EGU General Assembly 2020
© Author(s) 2022. This work is distributed under
the Creative Commons Attribution 4.0 License.

Challenges in Constraining Future Change of Global Land Precipitation in CMIP6 Models

June-Yi Lee1,2, Kyung-Sook Yun1,3, Arjun Babu1,3, Young-Min Yang4, Eui-Seok Chung1,3, Hyo-Eun Oh5, Axel Timmermann1,3, and Kyung-Ja Ha1,2
June-Yi Lee et al.
  • 1IBS Center for Climate Physics (ICCP), Busan, Korea, Republic of Korea (
  • 2Research Center for Climate Sciences and Department of Climate System, Pusan National University
  • 3Pusan National University, Busan, Republic of Korea
  • 4Key Laboratory of Meteorological Disaster of Ministry of Education and Earth System Modeling Center, Nanjing University of Information Science and Technology, Nanjing, China
  • 5Department of Atmospheric Sciences, Yonsei University, Seoul, Korea

The Coupled Model Intercomparison Project Phase 5 (CMIP5) models have showed substantial inter-model spread in estimating annual global-mean precipitation change per one-degree greenhouse-gas-induced warming (precipitation sensitivity), ranging from -4.5–4.2%oC-1in the Representative Concentration Pathway (RCP) 2.6, the lowest emission scenario, to 0.2–4.0%oC-1in the RCP 8.5, the highest emission scenario. The observed-based estimations in the global-mean land precipitation sensitivity during last few decades even show much larger spread due to the considerable natural interdecadal variability, role of anthropogenic aerosol forcing, and uncertainties in observation. This study tackles to better quantify and constrain global land precipitation change in response to global warming by analyzing the new range of Shared Socio-economic Pathway (SSP) scenarios in the Coupled Model Intercomparison Project Phase 6 (CMIP6) compared with RCP scenarios in the CMIP5. We show that the range of projected change in annual global-mean land (ocean) precipitation by the end of the 21stcentury relative to the recent past (1995-2014) in the 23 CMIP6 models is over 50% (20%) larger than that in corresponding scenarios of the 40 CMIP5 models. The estimated ranges of precipitation sensitivity in four Tier-1 SSPs are also larger than those in corresponding CMIP5 RCPs. The large increase in projected precipitation change in the highest quartile over ocean is mainly due to the increased number of high equilibrium climate sensitivity (ECS) models in CMIP6 compared to CMIP5, but not over land due to different response of thermodynamic moisture convergence and dynamic processes to global warming. We further discuss key challenges in constraining future precipitation change and source of uncertainties in land precipitation change.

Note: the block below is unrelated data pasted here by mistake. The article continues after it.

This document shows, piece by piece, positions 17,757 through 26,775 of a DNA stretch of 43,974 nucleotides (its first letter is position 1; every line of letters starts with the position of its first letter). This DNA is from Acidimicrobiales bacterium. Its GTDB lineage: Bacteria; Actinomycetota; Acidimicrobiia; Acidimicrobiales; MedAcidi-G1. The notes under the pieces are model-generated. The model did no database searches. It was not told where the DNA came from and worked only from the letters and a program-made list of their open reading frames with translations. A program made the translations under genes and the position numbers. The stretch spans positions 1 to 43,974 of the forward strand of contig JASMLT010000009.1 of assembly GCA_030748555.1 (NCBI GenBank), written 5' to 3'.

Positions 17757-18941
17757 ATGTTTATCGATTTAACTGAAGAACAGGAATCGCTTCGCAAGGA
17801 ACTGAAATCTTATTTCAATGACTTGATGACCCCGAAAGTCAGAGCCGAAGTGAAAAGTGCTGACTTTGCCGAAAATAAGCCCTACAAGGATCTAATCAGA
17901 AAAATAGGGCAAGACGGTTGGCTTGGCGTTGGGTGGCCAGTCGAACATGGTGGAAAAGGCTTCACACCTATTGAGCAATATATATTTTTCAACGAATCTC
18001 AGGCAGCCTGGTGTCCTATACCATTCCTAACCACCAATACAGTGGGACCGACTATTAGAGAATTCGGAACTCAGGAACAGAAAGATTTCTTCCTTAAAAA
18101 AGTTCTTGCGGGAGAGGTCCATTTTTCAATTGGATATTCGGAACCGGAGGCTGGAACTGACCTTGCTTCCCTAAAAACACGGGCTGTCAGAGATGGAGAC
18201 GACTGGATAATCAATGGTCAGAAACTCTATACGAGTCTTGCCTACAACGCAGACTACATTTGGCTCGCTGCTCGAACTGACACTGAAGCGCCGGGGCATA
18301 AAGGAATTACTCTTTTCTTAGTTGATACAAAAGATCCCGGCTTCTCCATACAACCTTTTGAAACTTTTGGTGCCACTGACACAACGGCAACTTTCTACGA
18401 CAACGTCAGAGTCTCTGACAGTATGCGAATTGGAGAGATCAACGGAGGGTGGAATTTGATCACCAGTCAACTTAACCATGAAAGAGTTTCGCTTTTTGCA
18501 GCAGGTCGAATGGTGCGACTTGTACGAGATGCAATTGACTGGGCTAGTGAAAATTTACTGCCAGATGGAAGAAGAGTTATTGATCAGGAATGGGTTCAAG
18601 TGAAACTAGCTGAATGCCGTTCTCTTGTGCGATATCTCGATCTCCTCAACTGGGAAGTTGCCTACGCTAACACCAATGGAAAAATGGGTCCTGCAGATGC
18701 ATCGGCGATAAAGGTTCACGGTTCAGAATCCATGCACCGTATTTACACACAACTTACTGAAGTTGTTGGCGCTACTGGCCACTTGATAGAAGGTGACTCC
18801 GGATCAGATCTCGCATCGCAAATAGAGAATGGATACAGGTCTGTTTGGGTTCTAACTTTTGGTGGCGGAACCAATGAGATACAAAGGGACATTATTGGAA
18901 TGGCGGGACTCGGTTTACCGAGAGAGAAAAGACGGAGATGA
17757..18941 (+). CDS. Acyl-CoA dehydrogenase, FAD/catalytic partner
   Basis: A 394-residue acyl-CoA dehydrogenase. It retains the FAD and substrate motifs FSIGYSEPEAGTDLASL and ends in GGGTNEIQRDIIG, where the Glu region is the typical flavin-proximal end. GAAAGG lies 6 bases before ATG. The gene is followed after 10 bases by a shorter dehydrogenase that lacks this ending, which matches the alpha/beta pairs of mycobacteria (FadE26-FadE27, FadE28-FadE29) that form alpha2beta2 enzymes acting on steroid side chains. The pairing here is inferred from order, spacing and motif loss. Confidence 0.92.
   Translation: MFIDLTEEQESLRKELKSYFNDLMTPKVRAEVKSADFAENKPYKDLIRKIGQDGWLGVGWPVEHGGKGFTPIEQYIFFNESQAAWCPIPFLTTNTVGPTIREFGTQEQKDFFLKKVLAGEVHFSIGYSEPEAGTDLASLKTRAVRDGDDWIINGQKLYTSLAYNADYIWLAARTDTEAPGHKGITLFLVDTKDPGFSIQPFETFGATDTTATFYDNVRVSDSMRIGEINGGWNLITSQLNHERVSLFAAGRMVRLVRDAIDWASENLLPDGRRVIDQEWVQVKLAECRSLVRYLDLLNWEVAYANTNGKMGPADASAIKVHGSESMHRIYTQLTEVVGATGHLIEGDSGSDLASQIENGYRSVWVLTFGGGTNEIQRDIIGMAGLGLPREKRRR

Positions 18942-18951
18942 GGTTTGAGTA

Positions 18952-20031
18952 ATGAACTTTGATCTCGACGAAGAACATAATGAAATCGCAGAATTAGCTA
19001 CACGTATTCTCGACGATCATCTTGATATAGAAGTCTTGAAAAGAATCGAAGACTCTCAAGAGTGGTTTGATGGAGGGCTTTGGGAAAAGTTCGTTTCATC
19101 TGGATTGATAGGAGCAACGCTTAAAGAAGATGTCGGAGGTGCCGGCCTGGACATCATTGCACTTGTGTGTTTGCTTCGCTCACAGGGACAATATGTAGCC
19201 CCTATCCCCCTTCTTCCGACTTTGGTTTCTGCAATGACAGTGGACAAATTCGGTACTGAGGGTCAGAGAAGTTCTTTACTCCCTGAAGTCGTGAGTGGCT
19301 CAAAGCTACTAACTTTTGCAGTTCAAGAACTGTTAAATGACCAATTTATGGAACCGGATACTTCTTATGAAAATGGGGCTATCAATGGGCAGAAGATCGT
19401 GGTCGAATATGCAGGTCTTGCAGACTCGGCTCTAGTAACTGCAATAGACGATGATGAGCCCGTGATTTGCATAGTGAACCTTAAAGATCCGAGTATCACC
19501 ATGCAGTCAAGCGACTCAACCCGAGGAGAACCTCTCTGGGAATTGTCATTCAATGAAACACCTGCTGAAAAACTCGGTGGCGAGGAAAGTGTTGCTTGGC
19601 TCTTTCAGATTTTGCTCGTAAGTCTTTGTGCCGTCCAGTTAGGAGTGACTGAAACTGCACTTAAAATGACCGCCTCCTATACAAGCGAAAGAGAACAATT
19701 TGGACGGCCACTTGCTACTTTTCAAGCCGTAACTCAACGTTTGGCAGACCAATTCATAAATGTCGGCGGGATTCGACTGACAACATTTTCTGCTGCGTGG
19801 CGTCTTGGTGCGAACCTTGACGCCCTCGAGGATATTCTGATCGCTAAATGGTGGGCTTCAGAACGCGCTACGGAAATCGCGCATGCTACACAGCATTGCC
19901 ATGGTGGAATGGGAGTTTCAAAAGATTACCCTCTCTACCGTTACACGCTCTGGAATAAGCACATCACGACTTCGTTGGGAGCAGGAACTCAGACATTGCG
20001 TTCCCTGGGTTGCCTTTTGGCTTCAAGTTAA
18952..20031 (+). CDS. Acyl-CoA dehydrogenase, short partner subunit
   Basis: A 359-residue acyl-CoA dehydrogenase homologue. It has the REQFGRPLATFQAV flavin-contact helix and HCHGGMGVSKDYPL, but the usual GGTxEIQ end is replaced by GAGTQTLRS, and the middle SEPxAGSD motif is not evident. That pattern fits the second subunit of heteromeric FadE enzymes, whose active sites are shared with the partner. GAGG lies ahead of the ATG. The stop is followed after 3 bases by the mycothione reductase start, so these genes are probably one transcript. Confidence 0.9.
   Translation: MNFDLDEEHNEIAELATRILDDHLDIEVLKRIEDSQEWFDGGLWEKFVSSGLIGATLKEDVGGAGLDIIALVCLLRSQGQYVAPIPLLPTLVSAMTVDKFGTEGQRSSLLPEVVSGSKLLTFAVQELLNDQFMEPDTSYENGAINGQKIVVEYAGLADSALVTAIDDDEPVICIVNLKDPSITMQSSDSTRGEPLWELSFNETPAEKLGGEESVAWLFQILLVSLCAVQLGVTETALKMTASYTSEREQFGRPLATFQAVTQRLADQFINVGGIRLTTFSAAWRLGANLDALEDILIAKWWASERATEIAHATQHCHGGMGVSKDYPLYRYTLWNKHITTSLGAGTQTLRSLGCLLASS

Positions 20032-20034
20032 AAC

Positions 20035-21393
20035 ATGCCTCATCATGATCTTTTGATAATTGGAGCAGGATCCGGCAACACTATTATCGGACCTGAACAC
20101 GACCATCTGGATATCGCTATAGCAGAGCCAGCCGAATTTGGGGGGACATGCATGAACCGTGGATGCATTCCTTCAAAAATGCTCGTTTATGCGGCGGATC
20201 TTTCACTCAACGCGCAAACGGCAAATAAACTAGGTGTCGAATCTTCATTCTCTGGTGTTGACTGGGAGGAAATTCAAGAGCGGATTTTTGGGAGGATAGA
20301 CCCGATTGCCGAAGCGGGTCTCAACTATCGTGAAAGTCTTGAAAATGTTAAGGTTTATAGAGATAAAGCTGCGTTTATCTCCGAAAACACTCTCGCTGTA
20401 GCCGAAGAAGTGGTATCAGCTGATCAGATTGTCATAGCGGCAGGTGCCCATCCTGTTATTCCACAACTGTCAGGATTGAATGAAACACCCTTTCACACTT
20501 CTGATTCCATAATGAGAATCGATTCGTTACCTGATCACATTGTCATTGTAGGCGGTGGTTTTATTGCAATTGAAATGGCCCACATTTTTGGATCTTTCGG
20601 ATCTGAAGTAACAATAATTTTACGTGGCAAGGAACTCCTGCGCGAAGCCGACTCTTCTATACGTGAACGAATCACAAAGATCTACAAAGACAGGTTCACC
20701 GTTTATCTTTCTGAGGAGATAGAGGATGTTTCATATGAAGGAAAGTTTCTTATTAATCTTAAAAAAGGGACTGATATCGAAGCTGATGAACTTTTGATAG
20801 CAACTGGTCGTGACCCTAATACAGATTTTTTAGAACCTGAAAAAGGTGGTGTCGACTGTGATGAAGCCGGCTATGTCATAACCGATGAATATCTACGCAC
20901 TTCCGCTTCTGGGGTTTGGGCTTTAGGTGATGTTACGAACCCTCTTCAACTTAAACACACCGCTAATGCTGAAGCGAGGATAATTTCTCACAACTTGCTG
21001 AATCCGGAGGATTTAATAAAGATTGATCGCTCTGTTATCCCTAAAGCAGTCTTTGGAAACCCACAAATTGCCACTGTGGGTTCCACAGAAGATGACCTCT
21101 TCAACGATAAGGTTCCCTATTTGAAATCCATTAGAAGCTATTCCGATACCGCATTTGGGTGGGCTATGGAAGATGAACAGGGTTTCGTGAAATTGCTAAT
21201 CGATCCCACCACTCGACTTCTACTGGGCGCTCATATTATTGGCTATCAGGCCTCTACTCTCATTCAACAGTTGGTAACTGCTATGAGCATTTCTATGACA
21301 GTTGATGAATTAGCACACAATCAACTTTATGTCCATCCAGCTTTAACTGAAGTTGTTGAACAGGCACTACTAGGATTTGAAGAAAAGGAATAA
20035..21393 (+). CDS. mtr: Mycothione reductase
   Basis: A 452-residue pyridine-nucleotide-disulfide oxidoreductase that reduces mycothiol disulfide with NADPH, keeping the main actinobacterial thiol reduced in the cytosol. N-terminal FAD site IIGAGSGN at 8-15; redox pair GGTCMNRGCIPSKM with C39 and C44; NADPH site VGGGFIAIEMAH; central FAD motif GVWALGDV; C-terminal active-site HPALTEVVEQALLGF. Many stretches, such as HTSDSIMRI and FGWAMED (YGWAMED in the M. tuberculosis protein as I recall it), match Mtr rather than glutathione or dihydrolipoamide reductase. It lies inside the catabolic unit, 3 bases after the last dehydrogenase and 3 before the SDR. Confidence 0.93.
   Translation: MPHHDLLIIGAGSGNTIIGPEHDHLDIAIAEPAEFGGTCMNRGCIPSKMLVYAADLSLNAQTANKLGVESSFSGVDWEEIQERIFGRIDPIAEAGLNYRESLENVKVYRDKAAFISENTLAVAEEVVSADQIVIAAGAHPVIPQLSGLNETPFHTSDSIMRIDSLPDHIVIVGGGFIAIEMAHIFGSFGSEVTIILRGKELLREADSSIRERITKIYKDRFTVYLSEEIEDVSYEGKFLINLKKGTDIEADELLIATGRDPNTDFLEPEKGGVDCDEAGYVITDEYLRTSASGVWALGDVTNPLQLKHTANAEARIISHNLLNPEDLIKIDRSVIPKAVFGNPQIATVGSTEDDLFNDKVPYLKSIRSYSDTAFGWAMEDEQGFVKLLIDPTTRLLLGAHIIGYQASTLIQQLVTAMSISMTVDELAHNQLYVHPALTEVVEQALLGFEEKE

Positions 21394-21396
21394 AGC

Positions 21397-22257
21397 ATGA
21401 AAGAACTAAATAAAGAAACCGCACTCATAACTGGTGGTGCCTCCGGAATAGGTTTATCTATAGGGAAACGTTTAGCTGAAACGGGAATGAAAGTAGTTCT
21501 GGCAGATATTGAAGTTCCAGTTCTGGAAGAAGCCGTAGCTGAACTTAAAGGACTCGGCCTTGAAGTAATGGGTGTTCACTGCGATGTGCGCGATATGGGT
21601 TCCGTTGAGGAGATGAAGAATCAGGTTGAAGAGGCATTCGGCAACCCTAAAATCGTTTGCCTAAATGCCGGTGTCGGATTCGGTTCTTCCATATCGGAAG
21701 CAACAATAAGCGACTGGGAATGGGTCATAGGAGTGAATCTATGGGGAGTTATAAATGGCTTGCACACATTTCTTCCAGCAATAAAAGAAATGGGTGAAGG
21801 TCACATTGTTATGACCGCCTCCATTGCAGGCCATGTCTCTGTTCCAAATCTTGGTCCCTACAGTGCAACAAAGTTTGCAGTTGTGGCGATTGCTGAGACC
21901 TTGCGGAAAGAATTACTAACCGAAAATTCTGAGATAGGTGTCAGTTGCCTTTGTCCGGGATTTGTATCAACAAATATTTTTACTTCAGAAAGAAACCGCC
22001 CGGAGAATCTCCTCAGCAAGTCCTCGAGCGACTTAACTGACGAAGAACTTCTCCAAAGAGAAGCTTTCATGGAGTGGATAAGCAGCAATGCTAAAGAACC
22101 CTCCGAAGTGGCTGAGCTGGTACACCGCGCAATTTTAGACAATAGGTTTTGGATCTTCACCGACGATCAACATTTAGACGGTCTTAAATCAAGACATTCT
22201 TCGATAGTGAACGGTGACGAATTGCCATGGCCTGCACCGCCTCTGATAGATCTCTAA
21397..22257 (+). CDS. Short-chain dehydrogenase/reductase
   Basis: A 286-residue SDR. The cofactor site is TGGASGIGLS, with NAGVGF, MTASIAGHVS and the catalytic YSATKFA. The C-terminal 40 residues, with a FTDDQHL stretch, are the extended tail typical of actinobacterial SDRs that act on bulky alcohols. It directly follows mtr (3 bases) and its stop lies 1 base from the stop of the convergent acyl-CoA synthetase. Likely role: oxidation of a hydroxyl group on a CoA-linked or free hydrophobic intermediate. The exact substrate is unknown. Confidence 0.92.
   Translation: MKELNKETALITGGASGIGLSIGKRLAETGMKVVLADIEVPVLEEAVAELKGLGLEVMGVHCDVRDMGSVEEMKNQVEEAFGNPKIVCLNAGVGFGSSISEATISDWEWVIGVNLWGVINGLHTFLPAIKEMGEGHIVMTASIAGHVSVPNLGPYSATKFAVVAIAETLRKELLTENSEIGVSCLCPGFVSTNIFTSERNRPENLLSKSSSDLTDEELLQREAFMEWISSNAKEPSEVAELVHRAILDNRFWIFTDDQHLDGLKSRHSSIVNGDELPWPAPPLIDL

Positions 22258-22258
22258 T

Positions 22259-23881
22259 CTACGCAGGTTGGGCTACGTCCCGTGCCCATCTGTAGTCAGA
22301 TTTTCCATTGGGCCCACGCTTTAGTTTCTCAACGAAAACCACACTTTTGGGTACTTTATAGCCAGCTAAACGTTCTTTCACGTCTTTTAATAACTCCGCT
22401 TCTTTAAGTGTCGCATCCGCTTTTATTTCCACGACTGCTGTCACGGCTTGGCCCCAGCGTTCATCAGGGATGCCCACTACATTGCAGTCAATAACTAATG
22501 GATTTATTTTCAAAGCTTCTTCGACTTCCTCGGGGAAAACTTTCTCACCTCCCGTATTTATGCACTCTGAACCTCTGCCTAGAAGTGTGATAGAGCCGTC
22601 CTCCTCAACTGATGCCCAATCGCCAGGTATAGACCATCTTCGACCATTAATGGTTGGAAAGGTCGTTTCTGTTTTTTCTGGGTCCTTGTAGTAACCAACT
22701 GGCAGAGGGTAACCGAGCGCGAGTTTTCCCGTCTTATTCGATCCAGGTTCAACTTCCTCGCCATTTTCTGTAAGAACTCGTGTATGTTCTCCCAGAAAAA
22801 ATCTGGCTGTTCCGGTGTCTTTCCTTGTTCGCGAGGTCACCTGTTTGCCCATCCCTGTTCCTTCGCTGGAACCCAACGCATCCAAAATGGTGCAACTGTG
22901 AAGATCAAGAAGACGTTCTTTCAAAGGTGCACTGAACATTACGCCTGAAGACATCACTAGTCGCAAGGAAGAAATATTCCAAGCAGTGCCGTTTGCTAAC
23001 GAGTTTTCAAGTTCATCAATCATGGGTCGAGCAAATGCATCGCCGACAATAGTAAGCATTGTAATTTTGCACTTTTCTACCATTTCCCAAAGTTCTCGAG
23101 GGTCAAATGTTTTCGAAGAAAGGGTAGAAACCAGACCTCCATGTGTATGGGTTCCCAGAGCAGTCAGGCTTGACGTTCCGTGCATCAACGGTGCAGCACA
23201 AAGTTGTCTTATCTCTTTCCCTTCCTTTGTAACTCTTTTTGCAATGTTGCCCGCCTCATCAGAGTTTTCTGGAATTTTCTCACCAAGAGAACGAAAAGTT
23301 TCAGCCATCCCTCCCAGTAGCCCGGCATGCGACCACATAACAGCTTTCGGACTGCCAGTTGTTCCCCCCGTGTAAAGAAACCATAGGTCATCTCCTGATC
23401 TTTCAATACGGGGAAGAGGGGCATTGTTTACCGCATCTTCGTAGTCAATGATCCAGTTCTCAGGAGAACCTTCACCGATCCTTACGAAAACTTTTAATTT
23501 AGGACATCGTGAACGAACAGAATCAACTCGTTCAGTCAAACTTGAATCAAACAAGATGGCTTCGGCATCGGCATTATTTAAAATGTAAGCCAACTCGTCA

How to cite: Lee, J.-Y., Yun, K.-S., Babu, A., Yang, Y.-M., Chung, E.-S., Oh, H.-E., Timmermann, A., and Ha, K.-J.: Challenges in Constraining Future Change of Global Land Precipitation in CMIP6 Models, EGU General Assembly 2020, Online, 4–8 May 2020, EGU2020-13455,, 2020.

This abstract will not be presented.